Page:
Which person made an appearance at the inaugural concert at Carnegie Hall in New York City?
Pyotr Ilyich Tchaikovsky (7 May 1840 – 6 November 1893), anglicized as Peter Ilyich Tchaikovsky was a Russian composer whose works included symphonies, concertos, operas, ballets, chamber music, and a choral setting of the Russian Orthodox Divine Liturgy. Some of these are among the most popular theatrical music in the classical repertoire. He was the first Russian composer whose music made a lasting impression internationally, which he bolstered with appearances as a guest conductor later in his career in Europe and the United States. One of these appearances was at the inaugural concert of Carnegie Hall in New York City in 1891.
Despite his many popular successes ( The Nutcracker, The Sleeping Beauty), Tchaikovsky's life was punctuated by personal crises and depression. This included leaving his mother for boarding school, his mother's early death and the collapse of the one enduring relationship of his adult life, his 13-year association with the wealthy widow Nadezhda von Meck. While his music has remained popular among audiences, critical opinions were initially mixed. Some Russians did not feel it was sufficiently representative of native musical values and were suspicious that Europeans accepted it for its Western elements.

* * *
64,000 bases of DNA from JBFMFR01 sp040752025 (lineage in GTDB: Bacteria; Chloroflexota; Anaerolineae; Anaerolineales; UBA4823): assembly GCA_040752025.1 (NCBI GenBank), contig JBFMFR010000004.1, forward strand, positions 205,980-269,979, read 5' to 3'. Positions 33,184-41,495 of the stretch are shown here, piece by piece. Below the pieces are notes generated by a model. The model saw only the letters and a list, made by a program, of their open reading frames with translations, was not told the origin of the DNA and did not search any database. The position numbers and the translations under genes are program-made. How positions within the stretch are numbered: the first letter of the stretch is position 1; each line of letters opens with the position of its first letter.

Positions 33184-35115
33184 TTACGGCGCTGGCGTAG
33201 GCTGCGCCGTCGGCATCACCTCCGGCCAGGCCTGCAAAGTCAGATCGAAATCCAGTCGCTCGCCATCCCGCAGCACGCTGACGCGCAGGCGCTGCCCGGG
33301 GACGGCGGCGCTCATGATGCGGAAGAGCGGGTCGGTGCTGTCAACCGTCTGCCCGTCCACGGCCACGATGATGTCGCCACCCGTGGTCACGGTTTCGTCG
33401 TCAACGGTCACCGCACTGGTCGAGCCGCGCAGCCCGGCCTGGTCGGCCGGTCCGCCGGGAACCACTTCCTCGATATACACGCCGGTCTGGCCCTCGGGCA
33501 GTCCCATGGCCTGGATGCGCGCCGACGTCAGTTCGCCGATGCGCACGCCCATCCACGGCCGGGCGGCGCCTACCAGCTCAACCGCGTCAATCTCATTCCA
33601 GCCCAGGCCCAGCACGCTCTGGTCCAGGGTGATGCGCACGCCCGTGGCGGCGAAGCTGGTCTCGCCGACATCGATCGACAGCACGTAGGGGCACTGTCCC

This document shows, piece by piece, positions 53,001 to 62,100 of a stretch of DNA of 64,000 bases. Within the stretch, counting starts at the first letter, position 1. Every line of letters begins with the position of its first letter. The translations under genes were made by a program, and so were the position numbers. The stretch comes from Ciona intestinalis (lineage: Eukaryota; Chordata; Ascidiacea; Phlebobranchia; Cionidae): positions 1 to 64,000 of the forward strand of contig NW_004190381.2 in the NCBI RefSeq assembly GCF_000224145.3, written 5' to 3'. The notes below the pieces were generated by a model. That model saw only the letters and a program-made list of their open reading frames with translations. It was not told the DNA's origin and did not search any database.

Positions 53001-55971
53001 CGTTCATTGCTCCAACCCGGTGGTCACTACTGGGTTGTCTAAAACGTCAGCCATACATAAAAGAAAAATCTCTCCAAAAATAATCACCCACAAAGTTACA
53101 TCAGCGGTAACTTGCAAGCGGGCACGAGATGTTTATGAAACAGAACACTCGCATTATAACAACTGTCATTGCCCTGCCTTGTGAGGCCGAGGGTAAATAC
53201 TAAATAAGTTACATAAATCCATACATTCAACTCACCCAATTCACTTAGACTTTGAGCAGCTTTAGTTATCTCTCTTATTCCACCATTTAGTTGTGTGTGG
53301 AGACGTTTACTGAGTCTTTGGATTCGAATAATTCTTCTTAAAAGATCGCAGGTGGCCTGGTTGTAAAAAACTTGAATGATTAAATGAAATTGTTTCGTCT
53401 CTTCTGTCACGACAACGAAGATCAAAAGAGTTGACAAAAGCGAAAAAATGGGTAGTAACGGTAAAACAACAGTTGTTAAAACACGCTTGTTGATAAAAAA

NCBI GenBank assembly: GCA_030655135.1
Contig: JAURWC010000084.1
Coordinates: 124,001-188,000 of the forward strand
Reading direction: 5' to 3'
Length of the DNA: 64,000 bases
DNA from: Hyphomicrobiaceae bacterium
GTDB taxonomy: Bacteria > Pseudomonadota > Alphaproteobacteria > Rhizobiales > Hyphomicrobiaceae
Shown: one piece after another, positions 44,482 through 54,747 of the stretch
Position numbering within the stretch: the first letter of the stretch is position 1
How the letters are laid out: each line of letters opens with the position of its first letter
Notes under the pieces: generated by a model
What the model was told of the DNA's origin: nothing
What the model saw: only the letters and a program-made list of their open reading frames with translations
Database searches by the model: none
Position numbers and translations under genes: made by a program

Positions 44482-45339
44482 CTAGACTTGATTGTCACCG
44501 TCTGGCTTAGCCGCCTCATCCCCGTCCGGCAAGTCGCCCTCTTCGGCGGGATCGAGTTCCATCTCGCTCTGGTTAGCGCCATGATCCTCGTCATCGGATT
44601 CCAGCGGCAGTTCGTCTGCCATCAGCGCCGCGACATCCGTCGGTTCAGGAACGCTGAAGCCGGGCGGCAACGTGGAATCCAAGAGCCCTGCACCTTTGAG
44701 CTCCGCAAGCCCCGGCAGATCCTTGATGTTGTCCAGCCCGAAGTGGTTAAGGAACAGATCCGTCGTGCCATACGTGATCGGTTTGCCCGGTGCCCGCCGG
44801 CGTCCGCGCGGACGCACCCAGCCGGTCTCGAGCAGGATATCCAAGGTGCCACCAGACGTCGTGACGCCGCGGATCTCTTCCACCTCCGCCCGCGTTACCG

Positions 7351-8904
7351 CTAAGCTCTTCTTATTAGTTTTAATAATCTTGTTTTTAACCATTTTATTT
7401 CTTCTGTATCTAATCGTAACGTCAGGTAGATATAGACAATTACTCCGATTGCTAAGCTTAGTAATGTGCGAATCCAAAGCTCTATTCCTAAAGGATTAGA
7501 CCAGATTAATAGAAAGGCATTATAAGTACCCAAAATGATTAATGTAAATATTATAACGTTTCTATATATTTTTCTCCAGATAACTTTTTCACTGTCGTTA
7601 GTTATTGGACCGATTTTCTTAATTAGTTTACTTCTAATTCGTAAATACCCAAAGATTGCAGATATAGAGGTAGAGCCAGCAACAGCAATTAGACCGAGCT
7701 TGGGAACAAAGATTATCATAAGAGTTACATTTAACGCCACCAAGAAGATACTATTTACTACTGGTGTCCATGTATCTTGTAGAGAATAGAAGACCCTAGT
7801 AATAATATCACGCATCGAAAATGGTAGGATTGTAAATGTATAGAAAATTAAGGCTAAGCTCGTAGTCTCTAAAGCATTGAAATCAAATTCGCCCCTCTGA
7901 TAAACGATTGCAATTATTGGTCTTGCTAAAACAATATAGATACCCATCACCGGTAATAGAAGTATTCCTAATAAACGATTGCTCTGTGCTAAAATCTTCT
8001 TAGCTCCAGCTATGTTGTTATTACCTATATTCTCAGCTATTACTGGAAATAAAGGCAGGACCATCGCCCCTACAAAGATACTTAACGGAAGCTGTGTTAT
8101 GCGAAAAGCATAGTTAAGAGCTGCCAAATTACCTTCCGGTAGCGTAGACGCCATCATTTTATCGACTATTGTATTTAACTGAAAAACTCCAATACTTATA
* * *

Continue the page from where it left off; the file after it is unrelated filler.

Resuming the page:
His sudden death at the age of 53 is generally ascribed to cholera; there is an ongoing debate as to whether it was accidental or self-inflicted.